The cover art for this installment of the trilogy uses the theatrical poster to good effect and it's my favorite of the pieces, enough so that I bought the poster when it was first out and have it framed in my office. The focus on the three primary characters of the series together with a strong look as there are flames along the bottom looks good as it draws the eye in over the logo. Putting the Gundam in the background as it looks over everything else adds some power to it lurking from behind. All of it has a very clean and appealing look with a solid logo that has the full on name and the individual movie name as well. The back cover uses a fairly bland gray piece that has windows along a portion of it where shots from the show are put in, though they're not terribly engaging as it's just character shots. The mobile suit makes an appearance on the left while the summary runs through the basics of what the feature is about. The discs features and extras are clearly listed along the lower half along with a breakdown of production credits and a clean technical grid that shows it as a monolingual release with subtitles. No show related inserts are included nor is there a reverse side cover.
 
Menu:
Nightjar manages to outdo a lot of Hollywood menus these days, never mind anime menus, so it's little surprise that the Zeta menus are pretty slick. Using a console design for a mobile suit interior, there's some nice bits of animation from the feature playing as well as a streaming starscape behind it that adds to the sense of motion. There's a few other little things moving here and there to give it more life alongside the upbeat and adrenaline building music. The navigation is kept simple along the bottom with standard items for a movie that you'd expect. Submenus load quickly and I was pleased to see that it defaults to the Japanese 5.1 mix over the 2.0 mix and that even with a monolingual release that it does set up the subtitles for you.
 
Extras:
The extras are pretty minimal here with just the teaser trailer and full Japanese trailer to promote the films original release.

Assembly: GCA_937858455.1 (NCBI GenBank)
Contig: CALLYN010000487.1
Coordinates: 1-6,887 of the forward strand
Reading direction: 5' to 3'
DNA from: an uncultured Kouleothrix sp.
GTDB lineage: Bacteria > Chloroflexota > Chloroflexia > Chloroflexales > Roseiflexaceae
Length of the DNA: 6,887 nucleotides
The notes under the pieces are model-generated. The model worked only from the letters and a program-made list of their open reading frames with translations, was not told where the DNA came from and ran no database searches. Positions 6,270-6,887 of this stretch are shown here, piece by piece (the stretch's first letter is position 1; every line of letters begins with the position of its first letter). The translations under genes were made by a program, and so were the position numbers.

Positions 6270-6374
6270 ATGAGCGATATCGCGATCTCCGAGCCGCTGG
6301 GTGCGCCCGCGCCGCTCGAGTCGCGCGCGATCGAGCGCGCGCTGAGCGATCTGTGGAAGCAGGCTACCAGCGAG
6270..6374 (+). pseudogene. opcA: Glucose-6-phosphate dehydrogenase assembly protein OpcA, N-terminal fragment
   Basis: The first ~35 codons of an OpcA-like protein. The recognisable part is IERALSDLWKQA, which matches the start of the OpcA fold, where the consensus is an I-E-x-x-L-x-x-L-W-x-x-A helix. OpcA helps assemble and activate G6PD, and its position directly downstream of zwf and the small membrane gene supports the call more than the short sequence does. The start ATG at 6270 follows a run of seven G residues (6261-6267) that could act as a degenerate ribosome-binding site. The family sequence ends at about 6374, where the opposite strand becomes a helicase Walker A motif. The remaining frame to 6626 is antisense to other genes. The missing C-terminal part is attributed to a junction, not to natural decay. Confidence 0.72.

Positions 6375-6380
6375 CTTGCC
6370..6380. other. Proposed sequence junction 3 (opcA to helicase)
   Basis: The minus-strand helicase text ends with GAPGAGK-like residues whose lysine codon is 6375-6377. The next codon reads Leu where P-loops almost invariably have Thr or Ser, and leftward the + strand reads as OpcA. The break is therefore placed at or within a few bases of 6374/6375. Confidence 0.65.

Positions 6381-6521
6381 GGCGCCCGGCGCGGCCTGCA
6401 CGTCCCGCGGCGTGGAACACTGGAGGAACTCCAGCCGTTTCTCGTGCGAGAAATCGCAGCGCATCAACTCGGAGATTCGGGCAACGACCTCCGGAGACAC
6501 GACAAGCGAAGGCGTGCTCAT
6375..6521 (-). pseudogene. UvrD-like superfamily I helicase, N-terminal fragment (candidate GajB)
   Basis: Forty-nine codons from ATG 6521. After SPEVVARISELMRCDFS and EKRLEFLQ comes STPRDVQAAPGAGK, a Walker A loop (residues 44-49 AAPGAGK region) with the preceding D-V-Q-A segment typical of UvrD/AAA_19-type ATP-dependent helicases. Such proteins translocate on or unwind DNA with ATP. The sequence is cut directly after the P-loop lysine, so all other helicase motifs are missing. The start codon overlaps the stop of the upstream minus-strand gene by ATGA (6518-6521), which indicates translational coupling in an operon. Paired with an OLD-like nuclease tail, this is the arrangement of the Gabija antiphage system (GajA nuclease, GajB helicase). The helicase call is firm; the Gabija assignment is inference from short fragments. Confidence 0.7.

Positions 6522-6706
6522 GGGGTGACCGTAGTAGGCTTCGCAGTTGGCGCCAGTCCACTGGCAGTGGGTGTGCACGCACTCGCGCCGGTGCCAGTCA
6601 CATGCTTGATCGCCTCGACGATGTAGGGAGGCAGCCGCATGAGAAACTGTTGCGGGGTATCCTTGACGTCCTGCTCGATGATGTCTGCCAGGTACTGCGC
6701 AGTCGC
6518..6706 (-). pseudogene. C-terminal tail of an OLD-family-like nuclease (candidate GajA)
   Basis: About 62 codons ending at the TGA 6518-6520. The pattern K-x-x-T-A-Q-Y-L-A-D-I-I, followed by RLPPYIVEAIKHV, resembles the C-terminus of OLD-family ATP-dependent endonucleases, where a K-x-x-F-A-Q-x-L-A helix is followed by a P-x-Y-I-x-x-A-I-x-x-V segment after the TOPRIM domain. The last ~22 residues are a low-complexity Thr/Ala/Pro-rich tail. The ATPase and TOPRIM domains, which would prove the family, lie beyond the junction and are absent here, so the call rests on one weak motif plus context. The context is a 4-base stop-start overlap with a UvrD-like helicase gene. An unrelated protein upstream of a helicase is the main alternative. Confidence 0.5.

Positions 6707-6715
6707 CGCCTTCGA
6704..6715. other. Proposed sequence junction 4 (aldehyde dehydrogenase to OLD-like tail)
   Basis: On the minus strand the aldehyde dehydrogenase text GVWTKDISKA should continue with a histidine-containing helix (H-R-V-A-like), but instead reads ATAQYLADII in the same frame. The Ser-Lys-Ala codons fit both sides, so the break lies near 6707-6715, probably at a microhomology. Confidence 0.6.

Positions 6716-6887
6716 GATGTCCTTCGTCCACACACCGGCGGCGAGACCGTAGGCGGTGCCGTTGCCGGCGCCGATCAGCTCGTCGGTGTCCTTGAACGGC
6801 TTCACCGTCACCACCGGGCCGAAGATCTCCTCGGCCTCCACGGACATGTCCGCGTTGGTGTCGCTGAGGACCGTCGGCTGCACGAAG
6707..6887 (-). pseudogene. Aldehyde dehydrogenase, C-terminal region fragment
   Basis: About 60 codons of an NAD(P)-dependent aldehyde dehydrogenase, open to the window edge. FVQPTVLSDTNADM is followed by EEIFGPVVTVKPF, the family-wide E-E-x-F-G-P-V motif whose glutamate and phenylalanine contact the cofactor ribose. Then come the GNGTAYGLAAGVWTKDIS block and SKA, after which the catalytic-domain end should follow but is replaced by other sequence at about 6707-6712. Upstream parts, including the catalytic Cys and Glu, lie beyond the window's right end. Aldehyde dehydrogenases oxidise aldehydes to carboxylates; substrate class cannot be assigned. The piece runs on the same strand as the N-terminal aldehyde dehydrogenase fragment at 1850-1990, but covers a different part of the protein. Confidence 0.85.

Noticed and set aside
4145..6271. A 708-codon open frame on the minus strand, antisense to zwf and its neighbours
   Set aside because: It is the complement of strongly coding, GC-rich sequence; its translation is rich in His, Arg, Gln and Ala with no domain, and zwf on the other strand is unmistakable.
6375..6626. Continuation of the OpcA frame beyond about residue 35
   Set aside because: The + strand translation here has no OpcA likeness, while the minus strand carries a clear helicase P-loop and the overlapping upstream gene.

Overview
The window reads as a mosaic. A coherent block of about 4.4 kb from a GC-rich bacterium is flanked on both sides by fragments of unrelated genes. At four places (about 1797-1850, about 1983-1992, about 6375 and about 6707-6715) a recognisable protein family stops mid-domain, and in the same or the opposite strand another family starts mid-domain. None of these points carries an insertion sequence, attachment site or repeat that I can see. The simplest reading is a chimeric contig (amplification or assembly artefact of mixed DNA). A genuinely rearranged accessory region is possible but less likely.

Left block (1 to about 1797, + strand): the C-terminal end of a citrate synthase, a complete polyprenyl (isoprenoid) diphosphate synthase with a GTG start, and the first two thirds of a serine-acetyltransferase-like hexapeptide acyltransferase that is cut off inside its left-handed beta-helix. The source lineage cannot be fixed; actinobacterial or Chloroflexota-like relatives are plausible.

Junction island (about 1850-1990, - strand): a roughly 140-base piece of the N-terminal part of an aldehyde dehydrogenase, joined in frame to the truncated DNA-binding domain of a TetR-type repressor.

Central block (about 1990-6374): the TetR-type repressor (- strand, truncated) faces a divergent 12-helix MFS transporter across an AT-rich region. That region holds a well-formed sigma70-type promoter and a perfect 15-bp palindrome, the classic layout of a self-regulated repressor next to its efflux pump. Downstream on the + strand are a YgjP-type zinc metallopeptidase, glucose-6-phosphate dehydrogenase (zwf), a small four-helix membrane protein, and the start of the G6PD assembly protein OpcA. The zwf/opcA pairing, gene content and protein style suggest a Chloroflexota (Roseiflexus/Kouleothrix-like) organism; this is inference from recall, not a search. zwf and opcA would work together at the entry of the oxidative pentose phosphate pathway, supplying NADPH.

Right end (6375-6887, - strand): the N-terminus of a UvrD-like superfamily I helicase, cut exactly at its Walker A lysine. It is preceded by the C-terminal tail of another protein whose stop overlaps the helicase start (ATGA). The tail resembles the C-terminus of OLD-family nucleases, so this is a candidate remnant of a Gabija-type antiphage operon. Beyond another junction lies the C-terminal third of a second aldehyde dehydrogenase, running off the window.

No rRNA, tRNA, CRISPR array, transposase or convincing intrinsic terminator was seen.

Content: (please note that content portions of a review may contain spoilers)
As Gundam was about to enter its twenty-fifth anniversary phase, Yoshiyuki Tomino decided it was time to remind modern Gundam fans what Gundam was all about. Because of the length of the Zeta series, and the original already having movie compilations (that many consider better than the TV run), he opted to put together three movie compilations of the Zeta series from 1985. Gundam's popularity has gone through a natural ebb and flow as they continually reboot it and then create more and more series aimed at specific audiences, so it wasn't a surprise that Tomino would use a little pull to go back to his original work and try to make it concise and fix a few things along the way. Naturally, he's added more problems along the way for the die-hard fans but they're things a casual viewer won't have any issue with.
 
It's been some time since I saw the Zeta series but all of it comes back fairly easily upon rewatching it here in this condensed form. Taking place several years after the end of the One Year War, the Federation has absorbed much of the Zeon forces in a way and what we have now is a very powerful organization that's branching out of it called the Titans. They have a strong Zeon flair to them with Bask as the man seemingly leading the charge there and they're intent on stirring the pot after the theft of a new mobile suit. The combined Earth/Zeon organization, known as the AEUG, is viewed as corrupt in a way but it's also the manipulation of events by the Titans as they've turned from their original mission of hunting down Zeon remnants and holdouts to building and acquiring more power for themselves. The group feels like it's simply dedicated to war and power through mobile suits and goes to any extreme in order to achieve more, even if it's killing relatively innocent people, such as Kamille's parents after he ends up in possession of a mobile suit.